Friday, April 5, 2013

letter to the editor


All my life, I've been told that being gay or bisexual is just some phase that young people go through.  When I brought home my first girlfriend, tentatively but hopeful for some kind of support or understanding, I was met with pursed lips and darting, uncertain eyes.  My grandmother would say passing things to me "when you get over whatever this is, I have a nice boy I want to set you up with" or the ever classic "oh, you're STILL with HER?"  My parents would say very little except to ask me whatever happened to Luke so-and-so or Jordan what's-his-name.  It is made very clear throughout my family that whatever this "thing" is that's happening to me, it's temporary.  That I'm certain to wake up one day and decide that I would much rather be a wife to some strapping young gentleman.

I've always blamed my family 100%  for this mindset.  Growing up with parts of myself suppressed by people that I love has made me into a jaded individual indeed, but recently I realized that this idea of queerness being a "phase" or a "trend" is a purely societal notion.  Your website certainly reinforced this when it released an article about a new fad sweeping the nation: LESBIAN CHIC.  When this phenomenon first came to my attention, I felt sick to my stomach.  Huffington Post then confirmed my fears when it released an article critiquing the article, citing this passage specifically:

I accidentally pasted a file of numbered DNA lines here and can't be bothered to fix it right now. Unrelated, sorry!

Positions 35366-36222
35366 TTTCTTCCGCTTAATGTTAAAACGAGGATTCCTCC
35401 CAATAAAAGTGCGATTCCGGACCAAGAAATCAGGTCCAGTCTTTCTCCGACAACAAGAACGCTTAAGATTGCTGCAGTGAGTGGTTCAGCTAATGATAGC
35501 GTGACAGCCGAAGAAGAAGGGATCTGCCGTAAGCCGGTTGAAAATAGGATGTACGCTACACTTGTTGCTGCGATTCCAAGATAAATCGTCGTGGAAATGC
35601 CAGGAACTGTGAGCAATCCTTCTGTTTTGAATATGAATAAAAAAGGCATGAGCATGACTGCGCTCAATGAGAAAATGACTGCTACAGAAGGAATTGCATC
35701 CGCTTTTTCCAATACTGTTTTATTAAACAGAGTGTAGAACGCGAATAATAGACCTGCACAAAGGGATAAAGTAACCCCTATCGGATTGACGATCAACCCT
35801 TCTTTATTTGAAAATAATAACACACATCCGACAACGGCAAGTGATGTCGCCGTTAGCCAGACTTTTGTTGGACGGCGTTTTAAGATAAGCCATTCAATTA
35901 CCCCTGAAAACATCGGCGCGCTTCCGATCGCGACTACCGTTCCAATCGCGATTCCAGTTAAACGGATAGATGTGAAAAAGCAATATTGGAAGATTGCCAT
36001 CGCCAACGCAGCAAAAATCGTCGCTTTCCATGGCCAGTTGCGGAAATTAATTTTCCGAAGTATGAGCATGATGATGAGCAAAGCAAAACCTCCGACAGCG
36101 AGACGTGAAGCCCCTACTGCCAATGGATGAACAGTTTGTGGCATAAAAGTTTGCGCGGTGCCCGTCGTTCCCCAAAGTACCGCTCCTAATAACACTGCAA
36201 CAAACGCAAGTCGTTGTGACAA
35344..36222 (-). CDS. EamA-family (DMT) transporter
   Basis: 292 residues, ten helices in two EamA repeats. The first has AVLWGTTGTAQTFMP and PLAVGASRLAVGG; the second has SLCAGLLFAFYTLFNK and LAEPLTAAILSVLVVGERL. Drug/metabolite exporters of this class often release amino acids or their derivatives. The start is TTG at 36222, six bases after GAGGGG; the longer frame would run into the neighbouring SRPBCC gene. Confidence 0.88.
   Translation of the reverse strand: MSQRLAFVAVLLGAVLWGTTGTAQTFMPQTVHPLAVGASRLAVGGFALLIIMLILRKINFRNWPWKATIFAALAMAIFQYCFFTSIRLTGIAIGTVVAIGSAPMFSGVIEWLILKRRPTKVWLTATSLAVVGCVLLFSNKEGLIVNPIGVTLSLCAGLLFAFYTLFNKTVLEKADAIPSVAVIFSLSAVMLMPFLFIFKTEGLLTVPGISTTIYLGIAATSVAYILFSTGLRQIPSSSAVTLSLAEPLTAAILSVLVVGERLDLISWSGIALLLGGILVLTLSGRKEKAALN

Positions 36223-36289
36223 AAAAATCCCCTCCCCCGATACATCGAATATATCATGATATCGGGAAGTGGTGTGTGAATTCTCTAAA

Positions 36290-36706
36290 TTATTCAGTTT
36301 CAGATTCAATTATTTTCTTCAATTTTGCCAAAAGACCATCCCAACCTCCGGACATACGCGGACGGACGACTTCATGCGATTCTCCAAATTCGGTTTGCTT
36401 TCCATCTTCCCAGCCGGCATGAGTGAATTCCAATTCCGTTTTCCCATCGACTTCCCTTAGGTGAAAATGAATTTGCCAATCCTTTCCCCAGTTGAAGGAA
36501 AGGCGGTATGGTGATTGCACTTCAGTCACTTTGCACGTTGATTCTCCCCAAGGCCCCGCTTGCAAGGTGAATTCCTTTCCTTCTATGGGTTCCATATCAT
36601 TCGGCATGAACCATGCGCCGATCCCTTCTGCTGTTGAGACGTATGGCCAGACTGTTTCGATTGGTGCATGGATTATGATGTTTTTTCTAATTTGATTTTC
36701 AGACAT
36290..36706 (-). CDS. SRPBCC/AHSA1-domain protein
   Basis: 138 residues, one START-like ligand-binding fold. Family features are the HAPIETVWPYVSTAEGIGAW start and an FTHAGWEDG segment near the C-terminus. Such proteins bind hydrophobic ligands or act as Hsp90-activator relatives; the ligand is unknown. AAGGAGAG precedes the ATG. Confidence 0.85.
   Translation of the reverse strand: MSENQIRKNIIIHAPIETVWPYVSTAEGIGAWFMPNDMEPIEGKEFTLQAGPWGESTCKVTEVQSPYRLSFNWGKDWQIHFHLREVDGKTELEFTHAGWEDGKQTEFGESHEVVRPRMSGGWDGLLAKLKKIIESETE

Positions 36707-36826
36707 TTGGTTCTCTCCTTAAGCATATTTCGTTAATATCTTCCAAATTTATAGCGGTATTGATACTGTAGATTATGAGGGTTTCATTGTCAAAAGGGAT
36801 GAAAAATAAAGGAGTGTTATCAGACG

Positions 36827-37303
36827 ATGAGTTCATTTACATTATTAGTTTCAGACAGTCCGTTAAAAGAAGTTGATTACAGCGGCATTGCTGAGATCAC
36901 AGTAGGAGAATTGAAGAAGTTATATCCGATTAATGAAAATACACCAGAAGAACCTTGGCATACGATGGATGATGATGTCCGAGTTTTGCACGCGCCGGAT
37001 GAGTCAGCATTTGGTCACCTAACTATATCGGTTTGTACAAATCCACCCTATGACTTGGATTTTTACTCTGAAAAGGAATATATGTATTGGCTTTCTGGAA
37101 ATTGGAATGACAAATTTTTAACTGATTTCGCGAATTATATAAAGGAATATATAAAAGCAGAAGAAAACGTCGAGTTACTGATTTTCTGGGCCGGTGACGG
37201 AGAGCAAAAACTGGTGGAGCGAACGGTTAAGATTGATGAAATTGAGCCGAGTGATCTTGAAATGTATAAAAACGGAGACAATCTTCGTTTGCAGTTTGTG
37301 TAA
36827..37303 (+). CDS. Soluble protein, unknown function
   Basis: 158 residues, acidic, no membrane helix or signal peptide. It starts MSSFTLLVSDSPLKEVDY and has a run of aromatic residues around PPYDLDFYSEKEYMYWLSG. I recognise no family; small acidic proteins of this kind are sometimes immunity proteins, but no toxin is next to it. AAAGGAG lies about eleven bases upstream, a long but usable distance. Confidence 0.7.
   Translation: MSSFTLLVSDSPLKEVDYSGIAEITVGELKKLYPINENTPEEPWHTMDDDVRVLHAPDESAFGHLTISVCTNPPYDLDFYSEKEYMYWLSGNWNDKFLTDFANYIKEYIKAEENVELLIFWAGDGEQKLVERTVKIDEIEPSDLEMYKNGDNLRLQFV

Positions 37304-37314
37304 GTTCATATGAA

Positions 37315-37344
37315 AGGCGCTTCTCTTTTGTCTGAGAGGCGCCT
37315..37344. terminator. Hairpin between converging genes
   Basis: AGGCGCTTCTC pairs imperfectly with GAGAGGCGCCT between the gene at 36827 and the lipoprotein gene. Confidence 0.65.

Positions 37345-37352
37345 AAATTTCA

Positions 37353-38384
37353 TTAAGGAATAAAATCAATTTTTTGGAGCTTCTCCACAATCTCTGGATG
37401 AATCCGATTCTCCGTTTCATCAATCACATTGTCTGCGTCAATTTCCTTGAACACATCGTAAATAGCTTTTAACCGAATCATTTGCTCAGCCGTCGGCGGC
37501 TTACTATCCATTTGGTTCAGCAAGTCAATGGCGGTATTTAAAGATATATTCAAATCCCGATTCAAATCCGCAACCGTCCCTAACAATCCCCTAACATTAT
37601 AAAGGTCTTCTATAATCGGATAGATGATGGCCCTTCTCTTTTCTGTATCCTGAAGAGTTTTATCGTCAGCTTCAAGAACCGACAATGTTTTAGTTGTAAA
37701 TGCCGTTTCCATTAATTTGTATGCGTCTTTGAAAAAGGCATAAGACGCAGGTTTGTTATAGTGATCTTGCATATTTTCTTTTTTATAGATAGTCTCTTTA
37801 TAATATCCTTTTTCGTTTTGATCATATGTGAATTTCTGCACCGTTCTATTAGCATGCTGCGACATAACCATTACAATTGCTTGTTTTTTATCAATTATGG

"Lesbians! They're everywhere. This summer, the New York fashion scene was buzzing with gossip about a couple of high-profile ladies who ditched their marriages and started dating women; across the pond, meanwhile, British Vogue ran a whole article on that phenomenon, while society rag Tatler chimed in with a feature on London's seven "loveliest lesbians." (Only seven?) Just last week, posted photos on its homepage of the nuptials of model Harmony Boucher and her bride, Nicole."

So, it is implied by the author of your article that suddenly and without warning, lesbians and queer women are popping out of the woodworks, and with them has come a wave of Birkenstock-clad, plaid-wearing fashionistas.  Lesbianism, according to the style experts of this century, can be completely quantified into what you wear or how short your hair is.  And then next fall, it will phase out and be replaced by another inane fashion trend, possibly another that appropriates identity and culture.

My identity is not a fad.  It is not a phase or a trend, and it is not what I wear or how much gel I put in my hair.  My gender and sexual orientation are not fodder for the style magazines to sell beauty products and clothing.  I am not a stereotype, I am a human, and I will not be punished for being queer by the society I live in.

My identity is real.
My identity is not a phase.
My identity is not a stereotype.
And my identity is not for use by straight opportunists.



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